Academic journal article The Science Teacher

Trees in Trouble

Academic journal article The Science Teacher

Trees in Trouble

Article excerpt

Trees in Trouble By Andrea Torrice. 2015. $250. Bullfrog Films. Oley, PA. 2015. ISBN: 9781941545475.


From a public health standpoint, trees can be a matter of life or death. Trees clean the air and water, cool their surroundings, and create animal habitats; and studies show that their presence in communities appears to lower the incidence of cardiac and respiratory disease. This video, focusing on Cincinnati, Ohio, addresses the serious problems facing trees in urban forests. Trees cover 39% of Cincinnati, filling parks and lining streets. But many are ash trees, blighted by a tiny green Asian beetle, the emerald ash borer (EAB). This invasive species has devastated the native ash trees, which have no natural defenses against the insect.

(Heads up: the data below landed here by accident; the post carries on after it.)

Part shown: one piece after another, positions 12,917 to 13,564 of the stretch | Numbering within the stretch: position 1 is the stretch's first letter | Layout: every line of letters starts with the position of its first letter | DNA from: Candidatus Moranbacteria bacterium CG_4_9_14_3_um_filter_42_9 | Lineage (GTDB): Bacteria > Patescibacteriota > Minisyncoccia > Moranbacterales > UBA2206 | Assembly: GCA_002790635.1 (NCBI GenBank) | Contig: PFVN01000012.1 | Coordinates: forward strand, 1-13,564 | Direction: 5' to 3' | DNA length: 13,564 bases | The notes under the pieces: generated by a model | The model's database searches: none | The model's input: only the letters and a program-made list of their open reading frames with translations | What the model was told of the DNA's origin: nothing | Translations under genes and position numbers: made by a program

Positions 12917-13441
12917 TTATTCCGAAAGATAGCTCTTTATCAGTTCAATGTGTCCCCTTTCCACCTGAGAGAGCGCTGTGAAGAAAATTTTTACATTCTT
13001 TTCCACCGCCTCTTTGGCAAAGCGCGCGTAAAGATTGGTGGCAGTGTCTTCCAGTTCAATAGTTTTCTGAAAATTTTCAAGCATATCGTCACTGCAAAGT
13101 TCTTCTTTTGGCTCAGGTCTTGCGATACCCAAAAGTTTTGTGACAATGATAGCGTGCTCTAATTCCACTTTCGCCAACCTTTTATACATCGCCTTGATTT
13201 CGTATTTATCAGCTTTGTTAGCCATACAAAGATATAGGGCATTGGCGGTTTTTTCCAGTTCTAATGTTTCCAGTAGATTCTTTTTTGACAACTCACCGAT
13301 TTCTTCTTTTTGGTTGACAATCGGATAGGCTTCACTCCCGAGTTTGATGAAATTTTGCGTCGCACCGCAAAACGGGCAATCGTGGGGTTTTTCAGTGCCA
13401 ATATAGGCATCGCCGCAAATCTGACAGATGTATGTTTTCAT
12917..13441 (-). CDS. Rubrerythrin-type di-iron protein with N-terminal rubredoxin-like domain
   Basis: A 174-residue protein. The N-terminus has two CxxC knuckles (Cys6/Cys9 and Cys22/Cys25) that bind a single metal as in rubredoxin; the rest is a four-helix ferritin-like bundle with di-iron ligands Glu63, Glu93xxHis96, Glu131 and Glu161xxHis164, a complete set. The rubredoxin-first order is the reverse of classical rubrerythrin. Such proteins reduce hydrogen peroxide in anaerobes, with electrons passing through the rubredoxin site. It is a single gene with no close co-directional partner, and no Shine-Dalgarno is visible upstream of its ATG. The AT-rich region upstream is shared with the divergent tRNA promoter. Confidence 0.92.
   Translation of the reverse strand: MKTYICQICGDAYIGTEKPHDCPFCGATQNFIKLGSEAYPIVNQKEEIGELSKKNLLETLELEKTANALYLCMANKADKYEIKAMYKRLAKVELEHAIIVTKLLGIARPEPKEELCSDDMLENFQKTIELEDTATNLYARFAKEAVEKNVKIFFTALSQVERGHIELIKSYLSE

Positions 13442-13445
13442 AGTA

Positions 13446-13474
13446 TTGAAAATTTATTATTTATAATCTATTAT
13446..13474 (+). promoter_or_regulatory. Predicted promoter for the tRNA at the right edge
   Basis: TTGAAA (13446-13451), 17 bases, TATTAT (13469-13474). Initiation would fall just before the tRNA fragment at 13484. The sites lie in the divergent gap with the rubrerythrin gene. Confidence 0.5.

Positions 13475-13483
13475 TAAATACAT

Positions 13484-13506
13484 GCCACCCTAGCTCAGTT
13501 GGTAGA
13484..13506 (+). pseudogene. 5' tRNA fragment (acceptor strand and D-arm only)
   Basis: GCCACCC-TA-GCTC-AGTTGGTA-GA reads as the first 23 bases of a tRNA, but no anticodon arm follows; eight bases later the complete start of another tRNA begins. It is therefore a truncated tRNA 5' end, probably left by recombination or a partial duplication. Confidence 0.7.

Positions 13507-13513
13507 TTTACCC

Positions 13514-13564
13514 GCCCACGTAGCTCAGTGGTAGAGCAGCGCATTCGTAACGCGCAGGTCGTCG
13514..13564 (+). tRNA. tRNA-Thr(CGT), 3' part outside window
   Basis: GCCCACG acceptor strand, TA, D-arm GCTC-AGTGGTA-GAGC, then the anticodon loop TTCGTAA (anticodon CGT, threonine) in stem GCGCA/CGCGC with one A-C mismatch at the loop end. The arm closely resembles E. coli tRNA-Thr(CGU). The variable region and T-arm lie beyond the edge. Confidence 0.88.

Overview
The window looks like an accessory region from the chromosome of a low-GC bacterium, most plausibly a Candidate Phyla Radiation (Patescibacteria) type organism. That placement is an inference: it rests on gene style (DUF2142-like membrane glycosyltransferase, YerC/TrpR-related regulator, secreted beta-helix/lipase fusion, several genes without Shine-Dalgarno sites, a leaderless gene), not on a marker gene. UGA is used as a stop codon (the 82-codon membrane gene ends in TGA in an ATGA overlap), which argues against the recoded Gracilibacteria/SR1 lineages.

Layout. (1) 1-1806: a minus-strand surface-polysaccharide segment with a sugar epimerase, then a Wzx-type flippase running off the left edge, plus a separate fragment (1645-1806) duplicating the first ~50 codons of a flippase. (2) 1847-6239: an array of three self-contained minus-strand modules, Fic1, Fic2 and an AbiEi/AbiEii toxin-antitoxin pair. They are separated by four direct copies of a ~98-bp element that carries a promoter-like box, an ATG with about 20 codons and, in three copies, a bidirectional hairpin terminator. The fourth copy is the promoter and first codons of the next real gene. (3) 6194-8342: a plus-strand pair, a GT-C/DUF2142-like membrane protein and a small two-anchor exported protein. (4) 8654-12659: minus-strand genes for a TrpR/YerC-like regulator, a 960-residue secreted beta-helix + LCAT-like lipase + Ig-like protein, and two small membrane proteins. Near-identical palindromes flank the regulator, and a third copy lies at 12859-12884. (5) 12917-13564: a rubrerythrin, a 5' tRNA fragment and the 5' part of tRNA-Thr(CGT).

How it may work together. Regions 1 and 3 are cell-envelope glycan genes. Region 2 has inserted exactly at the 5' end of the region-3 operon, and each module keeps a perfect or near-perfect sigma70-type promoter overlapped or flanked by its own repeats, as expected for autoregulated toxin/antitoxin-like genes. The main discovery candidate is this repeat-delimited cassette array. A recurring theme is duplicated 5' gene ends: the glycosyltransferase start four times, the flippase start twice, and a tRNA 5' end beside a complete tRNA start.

Ash trees are important in many U.S. habitats, including flood plains, riparian environments, uplands, and swamp ecosystems. These trees are valuable for feeding birds and animals and providing wood for baseball bats, flooring, and other products, and their brilliant yellow leaves are a major contribution to autumn color panoramas.

As the ash trees die, other plants and animals can suffer a "cascading effect." Removing the afflicted trees reduces shade and affects property values, cooling costs, and community health. By 2019, the EAB infestation could spread to all states where ash trees grow and lead to a possible extinction of native ash trees.

Cincinnati treats some of the trees with pesticides and is replacing many others with species not endangered by the EAB. …

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